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The use of modulated radiation pressure in target detection and classification

Award Information
Agency: Department of Defense
Branch: Navy
Contract: N68335-21-C-0377
Agency Tracking Number: N21A-T010-0043
Amount: $239,574.00
Phase: Phase I
Program: STTR
Solicitation Topic Code: N21A-T010
Solicitation Number: 21.A
Solicitation Year: 2021
Award Year: 2021
Award Start Date (Proposal Award Date): 2021-06-07
Award End Date (Contract End Date): 2022-11-07
Small Business Information
12625 High Bluff Dr. STE 211
San Diego, CA 92130-1111
United States
DUNS: 167663223
HUBZone Owned: No
Woman Owned: No
Socially and Economically Disadvantaged: No
Principal Investigator
 Ahmad Abawi
 (858) 457-0800
Business Contact
 Michael Porter
Phone: (858) 457-0800
Research Institution
 Washington State University
 Phillip Marston
P.O. Box 641035
Pullman, WA 99164-1035
United States

 (509) 335-5343
 Nonprofit College or University

Both acoustic and electromagnetic waves exert forces of radiation on targets in their path of propagation. The radiation force (pressure) results from the change in wave momentum due to scattering by the target, averaged over one period of oscillation.  Modulated radiation pressure (MRP) utilizes the acoustic radiation force by using a double-sided suppressed carrier modulated (DSB-SCM) incident signal, which when averaged over one period of the carrier frequency, results in a signal that oscillates at the modulation frequency.  Target detection and classification can be facilitated by using the high carrier frequency to create a narrow beam with surgical accuracy, which can be used to probe the target with the ability to ’shake’ it at the modulation frequency. A frequency scan can reveal target resonances, while a physical scan along the length of the target can reveal the mode shapes corresponding to those resonances, which can be used to estimate target size and its content. The purpose of this effort is to investigate the use of MRP in detection, classification and identification of underwater targets.  In the last five years we have been investigating the use of MRP with scaled targets using funding from ONR.  We plan to build on this experience to design and fabricate a prototype transducer that will eventually be modified for use with real-size targets.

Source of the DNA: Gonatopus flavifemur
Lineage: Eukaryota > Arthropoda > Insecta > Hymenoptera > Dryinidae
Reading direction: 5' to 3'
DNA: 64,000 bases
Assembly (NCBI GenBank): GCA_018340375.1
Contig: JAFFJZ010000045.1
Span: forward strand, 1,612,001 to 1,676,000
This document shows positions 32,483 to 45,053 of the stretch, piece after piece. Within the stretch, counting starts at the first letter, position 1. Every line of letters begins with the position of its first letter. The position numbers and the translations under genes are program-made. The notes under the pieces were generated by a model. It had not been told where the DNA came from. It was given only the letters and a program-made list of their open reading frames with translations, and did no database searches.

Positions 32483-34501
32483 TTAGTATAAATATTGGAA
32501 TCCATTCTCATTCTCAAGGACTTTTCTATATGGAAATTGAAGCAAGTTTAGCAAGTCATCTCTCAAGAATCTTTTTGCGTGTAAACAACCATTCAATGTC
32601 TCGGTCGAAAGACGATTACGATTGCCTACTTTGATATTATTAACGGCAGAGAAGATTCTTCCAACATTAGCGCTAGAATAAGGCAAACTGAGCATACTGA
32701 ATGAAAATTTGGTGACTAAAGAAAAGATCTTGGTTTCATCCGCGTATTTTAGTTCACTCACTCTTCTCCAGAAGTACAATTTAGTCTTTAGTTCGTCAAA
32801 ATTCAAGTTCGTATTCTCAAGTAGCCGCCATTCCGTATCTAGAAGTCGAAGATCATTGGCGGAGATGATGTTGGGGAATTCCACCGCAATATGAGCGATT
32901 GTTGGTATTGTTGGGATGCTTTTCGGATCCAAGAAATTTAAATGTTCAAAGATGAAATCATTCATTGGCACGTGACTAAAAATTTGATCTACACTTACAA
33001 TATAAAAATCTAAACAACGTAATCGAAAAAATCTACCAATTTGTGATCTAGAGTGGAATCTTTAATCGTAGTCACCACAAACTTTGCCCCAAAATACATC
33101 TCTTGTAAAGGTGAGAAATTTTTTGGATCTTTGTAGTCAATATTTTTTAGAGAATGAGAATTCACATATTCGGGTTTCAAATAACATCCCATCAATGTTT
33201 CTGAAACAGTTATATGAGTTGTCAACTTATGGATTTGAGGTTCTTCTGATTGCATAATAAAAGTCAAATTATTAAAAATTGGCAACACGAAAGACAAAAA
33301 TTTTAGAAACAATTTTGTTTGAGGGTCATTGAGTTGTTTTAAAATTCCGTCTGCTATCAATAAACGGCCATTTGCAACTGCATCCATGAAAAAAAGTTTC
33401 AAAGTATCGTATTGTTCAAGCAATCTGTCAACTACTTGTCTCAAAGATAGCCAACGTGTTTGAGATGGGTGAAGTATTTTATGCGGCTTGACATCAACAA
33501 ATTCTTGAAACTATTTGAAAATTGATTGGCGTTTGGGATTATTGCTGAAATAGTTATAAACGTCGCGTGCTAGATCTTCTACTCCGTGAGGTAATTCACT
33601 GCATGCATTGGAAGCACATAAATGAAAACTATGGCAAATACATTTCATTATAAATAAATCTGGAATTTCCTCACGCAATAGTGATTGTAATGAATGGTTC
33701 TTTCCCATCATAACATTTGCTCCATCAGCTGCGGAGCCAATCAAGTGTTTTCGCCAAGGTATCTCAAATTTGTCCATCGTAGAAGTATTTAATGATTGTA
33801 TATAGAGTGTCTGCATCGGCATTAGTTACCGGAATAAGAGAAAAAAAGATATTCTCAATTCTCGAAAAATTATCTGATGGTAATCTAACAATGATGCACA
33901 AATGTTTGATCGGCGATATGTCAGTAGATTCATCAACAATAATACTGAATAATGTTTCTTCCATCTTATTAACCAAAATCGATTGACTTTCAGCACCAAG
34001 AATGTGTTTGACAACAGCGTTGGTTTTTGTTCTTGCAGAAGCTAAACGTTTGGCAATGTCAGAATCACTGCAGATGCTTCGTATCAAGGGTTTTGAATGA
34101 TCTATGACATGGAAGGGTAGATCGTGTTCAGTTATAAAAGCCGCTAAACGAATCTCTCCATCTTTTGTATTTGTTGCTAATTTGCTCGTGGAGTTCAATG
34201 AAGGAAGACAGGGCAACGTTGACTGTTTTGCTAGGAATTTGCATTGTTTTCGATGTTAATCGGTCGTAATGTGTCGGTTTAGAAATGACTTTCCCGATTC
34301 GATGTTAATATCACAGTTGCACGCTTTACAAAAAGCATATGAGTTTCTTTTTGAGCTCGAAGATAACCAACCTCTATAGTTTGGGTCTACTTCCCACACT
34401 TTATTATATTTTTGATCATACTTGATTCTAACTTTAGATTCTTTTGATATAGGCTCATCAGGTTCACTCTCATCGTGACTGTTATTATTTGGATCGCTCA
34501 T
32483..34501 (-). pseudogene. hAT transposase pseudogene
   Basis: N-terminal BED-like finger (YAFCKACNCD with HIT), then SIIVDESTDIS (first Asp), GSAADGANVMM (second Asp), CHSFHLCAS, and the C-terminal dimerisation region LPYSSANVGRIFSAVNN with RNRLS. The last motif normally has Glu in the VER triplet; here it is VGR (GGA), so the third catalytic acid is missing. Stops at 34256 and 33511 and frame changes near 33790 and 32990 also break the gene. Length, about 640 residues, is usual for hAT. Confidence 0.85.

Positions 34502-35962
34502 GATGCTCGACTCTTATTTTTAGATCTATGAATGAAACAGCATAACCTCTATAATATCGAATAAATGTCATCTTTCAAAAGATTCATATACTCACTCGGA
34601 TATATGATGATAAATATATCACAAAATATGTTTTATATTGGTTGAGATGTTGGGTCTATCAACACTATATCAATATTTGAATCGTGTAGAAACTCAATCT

* Information listed above is at the time of submission. *

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